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Low real interest rates and the zero lower bound

Author

Listed:
  • Stephen Williamson

    (University of Western Ontario)

Abstract

How do low real interest rates constrain monetary policy? Is the zero lower bound optimal if the real interest rate is sufficiently low? What is the role of forward guidance? A model is constructed that incorporates sticky price frictions, collateral constraints, and conventional monetary distortions. The model has neo-Fisherian properties. If the zero lower bound is a problem, then a symptom is inflation above the central bank's inflation target. Extended periods of low nominal interest rates are useful in bringing inflation down and relaxing financial constraints, not for forward guidance reasons. The ZLB may be suboptimal under tight collateral constraints. (Copyright: Elsevier)

Suggested Citation

  • Stephen Williamson, 2019. "Low real interest rates and the zero lower bound," Review of Economic Dynamics, Elsevier for the Society for Economic Dynamics, vol. 31, pages 36-62, January.
  • Handle: RePEc:red:issued:18-12
    DOI: 10.1016/j.red.2018.12.003
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    References listed on IDEAS

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    1. Arvind Krishnamurthy & Annette Vissing-Jorgensen, 2012. "The Aggregate Demand for Treasury Debt," Journal of Political Economy, University of Chicago Press, vol. 120(2), pages 233-267.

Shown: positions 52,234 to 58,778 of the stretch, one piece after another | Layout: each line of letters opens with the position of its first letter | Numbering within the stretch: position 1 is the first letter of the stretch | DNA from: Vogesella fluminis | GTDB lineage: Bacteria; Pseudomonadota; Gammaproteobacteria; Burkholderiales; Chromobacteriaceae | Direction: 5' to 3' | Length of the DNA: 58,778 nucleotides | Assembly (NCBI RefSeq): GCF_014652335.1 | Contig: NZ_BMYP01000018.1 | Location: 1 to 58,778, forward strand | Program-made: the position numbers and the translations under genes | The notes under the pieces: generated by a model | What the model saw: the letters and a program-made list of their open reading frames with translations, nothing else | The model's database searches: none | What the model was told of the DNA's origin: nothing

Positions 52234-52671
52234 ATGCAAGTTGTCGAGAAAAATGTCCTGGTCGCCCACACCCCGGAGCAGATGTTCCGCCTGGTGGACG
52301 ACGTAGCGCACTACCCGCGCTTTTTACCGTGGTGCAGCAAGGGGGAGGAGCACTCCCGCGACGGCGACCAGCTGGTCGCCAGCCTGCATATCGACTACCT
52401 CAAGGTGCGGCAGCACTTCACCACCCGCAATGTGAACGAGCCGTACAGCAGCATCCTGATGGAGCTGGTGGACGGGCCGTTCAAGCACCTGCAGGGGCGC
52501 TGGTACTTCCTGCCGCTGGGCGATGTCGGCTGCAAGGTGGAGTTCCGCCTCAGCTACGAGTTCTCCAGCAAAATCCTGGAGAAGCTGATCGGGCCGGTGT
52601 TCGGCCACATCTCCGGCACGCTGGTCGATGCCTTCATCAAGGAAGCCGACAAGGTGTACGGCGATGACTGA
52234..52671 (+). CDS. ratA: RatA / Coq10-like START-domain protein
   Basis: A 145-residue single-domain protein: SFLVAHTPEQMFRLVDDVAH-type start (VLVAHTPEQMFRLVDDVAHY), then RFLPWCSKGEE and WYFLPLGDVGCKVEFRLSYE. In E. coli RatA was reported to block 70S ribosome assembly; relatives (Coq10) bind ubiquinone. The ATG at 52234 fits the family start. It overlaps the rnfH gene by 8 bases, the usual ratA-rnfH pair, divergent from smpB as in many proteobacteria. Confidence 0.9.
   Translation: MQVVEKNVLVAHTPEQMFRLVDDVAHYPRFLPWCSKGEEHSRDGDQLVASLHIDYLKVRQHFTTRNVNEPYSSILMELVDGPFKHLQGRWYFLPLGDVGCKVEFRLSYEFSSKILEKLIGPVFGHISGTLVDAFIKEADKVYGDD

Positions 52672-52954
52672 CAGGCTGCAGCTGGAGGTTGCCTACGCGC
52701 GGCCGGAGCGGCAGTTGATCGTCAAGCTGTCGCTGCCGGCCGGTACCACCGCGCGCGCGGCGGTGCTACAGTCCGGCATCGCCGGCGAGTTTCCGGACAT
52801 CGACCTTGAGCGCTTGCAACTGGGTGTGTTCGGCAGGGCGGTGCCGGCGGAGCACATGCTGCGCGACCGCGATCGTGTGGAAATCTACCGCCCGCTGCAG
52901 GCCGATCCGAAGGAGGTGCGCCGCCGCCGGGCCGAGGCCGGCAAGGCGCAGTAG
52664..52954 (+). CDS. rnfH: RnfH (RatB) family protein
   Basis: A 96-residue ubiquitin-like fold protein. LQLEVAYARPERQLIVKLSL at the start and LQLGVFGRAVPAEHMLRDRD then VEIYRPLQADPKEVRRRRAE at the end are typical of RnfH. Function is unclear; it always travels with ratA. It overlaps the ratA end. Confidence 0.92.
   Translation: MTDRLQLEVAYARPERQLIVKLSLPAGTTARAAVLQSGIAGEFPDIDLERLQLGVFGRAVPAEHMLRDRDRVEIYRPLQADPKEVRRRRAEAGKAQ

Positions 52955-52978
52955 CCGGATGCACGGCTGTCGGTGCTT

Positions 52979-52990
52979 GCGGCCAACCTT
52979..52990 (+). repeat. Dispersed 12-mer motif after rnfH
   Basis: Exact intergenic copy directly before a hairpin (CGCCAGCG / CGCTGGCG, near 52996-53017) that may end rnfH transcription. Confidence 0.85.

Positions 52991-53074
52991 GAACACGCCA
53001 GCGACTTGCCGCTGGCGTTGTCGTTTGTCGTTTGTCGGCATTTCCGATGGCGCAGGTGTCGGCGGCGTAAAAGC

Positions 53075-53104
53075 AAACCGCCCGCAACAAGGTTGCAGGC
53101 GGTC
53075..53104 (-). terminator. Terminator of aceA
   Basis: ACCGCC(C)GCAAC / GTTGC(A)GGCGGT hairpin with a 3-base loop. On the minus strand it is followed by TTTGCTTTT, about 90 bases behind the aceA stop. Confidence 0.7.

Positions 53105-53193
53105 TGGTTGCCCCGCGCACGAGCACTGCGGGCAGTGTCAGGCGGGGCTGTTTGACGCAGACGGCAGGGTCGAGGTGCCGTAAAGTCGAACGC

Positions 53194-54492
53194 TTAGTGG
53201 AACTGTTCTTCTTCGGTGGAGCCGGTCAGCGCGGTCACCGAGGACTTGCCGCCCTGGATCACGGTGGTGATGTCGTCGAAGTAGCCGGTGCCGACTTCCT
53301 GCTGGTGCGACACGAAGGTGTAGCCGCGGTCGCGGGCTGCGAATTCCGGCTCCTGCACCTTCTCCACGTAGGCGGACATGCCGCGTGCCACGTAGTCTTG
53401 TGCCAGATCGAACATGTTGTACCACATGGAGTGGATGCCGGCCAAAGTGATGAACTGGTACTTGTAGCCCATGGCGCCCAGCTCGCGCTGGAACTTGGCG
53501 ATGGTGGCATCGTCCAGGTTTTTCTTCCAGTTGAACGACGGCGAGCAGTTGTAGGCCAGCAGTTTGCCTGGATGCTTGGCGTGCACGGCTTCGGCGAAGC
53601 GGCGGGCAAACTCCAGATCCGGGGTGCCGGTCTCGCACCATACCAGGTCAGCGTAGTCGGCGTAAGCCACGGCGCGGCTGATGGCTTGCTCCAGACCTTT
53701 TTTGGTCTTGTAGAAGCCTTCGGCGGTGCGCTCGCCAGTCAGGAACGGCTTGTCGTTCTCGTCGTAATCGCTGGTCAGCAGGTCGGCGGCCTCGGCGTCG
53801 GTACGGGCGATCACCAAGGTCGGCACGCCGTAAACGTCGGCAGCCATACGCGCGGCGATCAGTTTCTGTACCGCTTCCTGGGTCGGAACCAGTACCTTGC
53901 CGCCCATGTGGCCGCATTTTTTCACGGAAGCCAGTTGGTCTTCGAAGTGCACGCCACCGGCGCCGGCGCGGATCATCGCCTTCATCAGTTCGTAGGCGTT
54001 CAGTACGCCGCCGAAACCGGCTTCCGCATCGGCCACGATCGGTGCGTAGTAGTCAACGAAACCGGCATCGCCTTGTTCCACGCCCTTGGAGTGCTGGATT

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    7. Andolfatto, David & Williamson, Stephen, 2015. "Scarcity of safe assets, inflation, and the policy trap," Journal of Monetary Economics, Elsevier, vol. 73(C), pages 70-92.
    8. Peter Rupert & Roman Šustek, 2016. "On the Mechanics of New-Keynesian Models," Working Papers 784, Queen Mary University of London, School of Economics and Finance.
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    Cited by:

    1. Athanasios Geromichalos & Lucas Herrenbrueck, 2017. "The Liquidity-Augmented Model of Macroeconomic Aggregates," Discussion Papers dp17-16, Department of Economics, Simon Fraser University.
    2. repec:eee:dyncon:v:89:y:2018:i:c:p:154-172 is not listed on IDEAS

    More about this item

    JEL classification:

    • E4 - Macroeconomics and Monetary Economics - - Money and Interest Rates
    • E5 - Macroeconomics and Monetary Economics - - Monetary Policy, Central Banking, and the Supply of Money and Credit

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